Flouring the Work Surface
A couple weeks ago, I got the urge to bake some biscuits to go with the big pot of vegetable-beef stew I had simmering on the stove. I rarely make biscuits because we don't eat refined carbs most days. But once in a while, I just get a craving for old-fashioned comfort food. And, light biscuits are still on my list of things to master before I die. Both the fluffy kind, and the flaky kind. So now, I probably have you thinking this post is about biscuits, and it really isn't. I found this recipe for Flaky Buttermilk Buscuits in Cook's Illustrated (Jan/Feb 2006), and decided to give it a whirl. Not too bad, huh?
The biscuits were higher and flakier than I ever thought possible, but I screwed up a couple steps, and they were not quite as great as they could have been. I forgot to heed the warning to not open the oven door, which I did to rotate the pan halfway through baking. The biscuits immediately fell about half an inch--if you can believe it, they were actually taller than this! Then I didn't pull them out of the oven soon enough, and they turned out a bit too overdone. But what potential these have, so hopefully there will be another post about them in the future. When I've mastered them...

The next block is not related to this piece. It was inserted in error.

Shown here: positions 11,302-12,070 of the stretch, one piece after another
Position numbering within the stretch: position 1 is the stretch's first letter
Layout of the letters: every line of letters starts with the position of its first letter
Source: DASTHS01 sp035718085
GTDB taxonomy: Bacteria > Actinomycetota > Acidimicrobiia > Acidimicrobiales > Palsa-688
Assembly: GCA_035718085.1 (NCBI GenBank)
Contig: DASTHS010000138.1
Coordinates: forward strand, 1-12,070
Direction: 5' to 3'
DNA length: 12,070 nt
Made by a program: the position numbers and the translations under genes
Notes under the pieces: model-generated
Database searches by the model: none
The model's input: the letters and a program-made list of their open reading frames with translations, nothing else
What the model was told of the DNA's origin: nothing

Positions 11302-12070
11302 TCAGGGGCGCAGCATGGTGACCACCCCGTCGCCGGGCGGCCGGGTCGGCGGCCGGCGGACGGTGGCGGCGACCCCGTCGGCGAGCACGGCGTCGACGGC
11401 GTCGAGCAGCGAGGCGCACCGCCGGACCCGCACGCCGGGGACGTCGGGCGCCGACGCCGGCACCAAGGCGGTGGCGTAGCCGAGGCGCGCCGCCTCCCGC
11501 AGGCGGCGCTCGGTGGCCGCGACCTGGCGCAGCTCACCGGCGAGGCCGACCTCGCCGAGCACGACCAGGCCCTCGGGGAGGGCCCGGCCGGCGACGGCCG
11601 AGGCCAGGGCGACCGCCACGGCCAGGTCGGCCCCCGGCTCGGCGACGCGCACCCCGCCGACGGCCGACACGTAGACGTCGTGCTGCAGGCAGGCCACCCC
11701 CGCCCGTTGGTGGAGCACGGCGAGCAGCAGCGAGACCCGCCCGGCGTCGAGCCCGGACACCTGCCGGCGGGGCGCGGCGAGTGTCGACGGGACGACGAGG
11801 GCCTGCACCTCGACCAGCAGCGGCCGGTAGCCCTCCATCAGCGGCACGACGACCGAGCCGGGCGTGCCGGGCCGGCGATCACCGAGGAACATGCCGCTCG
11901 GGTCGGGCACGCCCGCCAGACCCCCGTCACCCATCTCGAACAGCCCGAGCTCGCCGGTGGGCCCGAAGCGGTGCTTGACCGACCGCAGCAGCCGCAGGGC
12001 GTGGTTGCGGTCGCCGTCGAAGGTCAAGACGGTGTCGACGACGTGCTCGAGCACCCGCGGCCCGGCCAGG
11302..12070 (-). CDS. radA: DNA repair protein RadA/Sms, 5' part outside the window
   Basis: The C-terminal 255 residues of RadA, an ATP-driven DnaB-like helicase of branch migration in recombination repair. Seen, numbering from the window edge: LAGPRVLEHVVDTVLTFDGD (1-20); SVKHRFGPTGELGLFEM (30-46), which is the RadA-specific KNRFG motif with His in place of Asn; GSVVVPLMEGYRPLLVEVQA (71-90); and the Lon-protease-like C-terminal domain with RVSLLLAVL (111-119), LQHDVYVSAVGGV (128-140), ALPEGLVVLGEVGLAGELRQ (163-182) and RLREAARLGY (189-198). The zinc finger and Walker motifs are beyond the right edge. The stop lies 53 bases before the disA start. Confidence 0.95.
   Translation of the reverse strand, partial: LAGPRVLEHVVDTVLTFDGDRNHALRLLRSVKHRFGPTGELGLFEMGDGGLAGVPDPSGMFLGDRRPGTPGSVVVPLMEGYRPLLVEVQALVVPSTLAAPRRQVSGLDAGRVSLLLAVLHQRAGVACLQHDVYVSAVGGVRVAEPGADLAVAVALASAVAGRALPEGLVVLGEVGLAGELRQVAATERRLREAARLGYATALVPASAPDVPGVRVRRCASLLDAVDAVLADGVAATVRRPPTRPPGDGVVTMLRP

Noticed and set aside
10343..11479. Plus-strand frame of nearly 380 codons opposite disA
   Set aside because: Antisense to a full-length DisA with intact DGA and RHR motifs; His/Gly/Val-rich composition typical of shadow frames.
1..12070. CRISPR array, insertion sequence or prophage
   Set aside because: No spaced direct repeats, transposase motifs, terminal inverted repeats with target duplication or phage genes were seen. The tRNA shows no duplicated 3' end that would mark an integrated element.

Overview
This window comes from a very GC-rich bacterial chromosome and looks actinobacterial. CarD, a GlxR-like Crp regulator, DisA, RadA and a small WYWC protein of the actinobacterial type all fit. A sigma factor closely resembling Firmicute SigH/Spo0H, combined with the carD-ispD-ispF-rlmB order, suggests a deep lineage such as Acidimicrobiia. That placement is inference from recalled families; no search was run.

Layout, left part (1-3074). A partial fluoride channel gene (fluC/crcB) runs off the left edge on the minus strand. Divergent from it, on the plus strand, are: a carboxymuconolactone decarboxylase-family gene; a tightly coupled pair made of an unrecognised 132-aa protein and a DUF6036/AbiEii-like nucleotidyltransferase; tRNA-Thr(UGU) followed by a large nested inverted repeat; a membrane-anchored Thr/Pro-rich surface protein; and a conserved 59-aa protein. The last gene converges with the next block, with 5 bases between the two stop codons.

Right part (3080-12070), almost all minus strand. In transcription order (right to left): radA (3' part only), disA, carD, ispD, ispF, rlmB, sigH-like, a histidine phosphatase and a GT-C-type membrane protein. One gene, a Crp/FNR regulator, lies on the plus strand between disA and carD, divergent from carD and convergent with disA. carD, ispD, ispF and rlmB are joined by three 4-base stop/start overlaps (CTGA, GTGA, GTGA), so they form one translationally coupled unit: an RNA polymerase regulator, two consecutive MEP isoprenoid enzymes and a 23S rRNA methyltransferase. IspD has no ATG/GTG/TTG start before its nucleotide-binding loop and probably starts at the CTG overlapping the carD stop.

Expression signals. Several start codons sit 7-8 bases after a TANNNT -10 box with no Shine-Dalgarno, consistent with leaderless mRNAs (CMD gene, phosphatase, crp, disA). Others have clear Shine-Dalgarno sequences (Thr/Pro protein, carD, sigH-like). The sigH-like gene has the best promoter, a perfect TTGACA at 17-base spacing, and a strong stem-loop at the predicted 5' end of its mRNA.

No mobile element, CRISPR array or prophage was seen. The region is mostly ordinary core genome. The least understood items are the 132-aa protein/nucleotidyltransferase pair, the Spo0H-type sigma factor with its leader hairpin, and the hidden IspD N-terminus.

What today's entry's about, is the technique utilized in this recipe for flouring the counter. It worked so well for me, I thought I should share. Ordinarily, I just sprinkle or dust the flour over the surface, as evenly as I can, but sometimes I get a few "drops" that need smoothing out. And sweeping your hand over the top, really just wipes the flour away and it ends up too thin to keep wet or soft dough from sticking. The author, Sean Lawler has you first spray the counter lightly with non-stick spray, and spread the oil evenly with a cloth or paper towel. It really gives the flour something to adhere to, but the dough releases easily. It worked really well for laminating this sticky biscuit dough, and I think it would be great for rolling out pie pastry too. Try it.